PHOTOS: (Top) Centreville's baseball team celebrates last season's Division 4 Semifinal win at Michigan State University. (Middle) Michael Kool unloads a pitch on the way to earning the 2-1 victory over Rudyard.
If there is anything that Brent Gates knows for sure, it's that there is no single explanation for three MHSAA Finals baseball championships.
For starters, the Grand Rapids Christian coach credits the superior coaching he had as a youngster, especially for helping him make the Michigan High School Baseball Coaches Association Dream Team in 1988.
From there, Gates points to the experience gained as a former Big 10 Baseball Player of the Year, a seven-year major league playing career that saw him rubbing shoulders with such notables as Hall-of-Famer Tony LaRussa and Minnesota Twins manager Tom Kelly, and then landing at a high school where the critical support he received from players, community and administration was priceless.
Put it all together and that, at least in part, explains Gates becoming the first Grand Rapids-area baseball coach with three state titles on his resume.
The Eagles' 2-1 win over Grosse Pointe Woods University Liggett in the June 17 Division 2 Final marked Gates' third title as a coach. His Grand Rapids Christian clubs had previously won back-to-back titles in 2012-13.
Gates passed former Grandville Calvin Christian coach Jay Milkamp as the Grand Rapids-area coach with the most state titles. Milkamp won in 1994 (Class C) and 1996 (Class B).
Gates, a member of three Halls of Fame, is quick to deflect the credit for three championships and two other championship game appearances. What he treasures most is being mentioned in the same breath as other legendary west-side coaches such as Jenison's Gary Cook, Ron Engels of Wyoming Park, Hudsonville's Dave Van Nord, East Grand Rapids' Chris LaMange, formerly Rockford and now Ada Forest Hills Eastern's Ian Hearn and Milkamp, most of whom Gates either played against while an all-stater at Grandville or through coaching at Grand Rapids Christian.
"I'm just a small piece of what has transpired in 11 years," he said. "Just to be mentioned with them and their success is an honor. (Three titles) is not an individual thing, but because of many people and what they can do working day in and day out together.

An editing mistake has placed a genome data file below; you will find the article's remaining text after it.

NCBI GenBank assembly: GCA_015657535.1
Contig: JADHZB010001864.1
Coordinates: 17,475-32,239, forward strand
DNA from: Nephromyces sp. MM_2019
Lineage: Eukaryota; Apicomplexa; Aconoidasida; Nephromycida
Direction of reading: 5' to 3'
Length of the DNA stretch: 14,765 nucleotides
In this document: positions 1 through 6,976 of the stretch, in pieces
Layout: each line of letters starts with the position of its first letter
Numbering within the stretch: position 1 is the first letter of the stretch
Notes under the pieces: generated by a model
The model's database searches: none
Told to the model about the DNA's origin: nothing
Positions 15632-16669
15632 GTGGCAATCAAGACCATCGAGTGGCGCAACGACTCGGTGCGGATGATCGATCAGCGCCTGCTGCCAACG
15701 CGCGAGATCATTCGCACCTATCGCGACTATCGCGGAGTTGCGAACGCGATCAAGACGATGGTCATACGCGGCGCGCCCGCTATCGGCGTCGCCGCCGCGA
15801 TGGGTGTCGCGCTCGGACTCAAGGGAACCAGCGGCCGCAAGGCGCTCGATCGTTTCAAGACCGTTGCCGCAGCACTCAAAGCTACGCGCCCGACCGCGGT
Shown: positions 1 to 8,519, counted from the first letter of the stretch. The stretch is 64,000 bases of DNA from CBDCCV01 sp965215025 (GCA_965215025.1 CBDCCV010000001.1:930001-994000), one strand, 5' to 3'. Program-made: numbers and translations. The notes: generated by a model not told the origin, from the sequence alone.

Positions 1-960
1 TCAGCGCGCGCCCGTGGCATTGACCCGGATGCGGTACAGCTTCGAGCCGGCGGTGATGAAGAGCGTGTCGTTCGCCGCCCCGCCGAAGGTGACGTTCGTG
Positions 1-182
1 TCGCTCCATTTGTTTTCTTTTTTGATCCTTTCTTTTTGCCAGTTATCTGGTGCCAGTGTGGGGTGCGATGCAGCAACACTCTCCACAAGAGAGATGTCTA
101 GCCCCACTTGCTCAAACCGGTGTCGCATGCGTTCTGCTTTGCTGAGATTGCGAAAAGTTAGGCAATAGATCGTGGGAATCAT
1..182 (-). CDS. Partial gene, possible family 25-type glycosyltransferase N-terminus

"I've always said the west side doesn't get the recognition it should in baseball. There are some great coaches here with great baseball talent, and I think you see that in the postseason."
If basketball can spawn what is affectionately known as "gym rats," then Gates is surely a classic example of the diamond's version of someone who has lived and breathed baseball his entire life. He was a two-time all-stater at Grandville who went on to a standout career at the University of Minnesota that included a lifetime .387 batting average. He was named the Big Ten Player of the Year in 1991 and consensus All-American. Gates played internationally with USA Baseball on the 18U team in 1988 and then the collegiate national team in 1989 and 1990. Over those two seasons on the collegiate team he appeared in 68 games, hitting a combined .363 with 49 runs scored and 54 RBIs.
He was drafted by the Oakland A's in the first round (26th overall) of the 1991 draft and went on to hit .264 in 685 major league games over seven seasons.
Upon his retirement, Gates founded the Frozen Ropes training facility in Grand Rapids, worked as a scout for the Tampa Bay Rays, became the West Michigan Whitecaps' second-ever manager in 2001, coached Byron Center for two years and has compiled a remarkable 298-89 record in two coaching stints at Grand Rapids Christian.
After virtually a lifetime in baseball, Gates said his coaching success can be spread in many directions. He said it began at Grandville, was influenced by such managers as John Anderson at Minnesota and LaRussa and Kelly at the major league level, and with brushing shoulders with many of Grand Rapids' most successful coaches.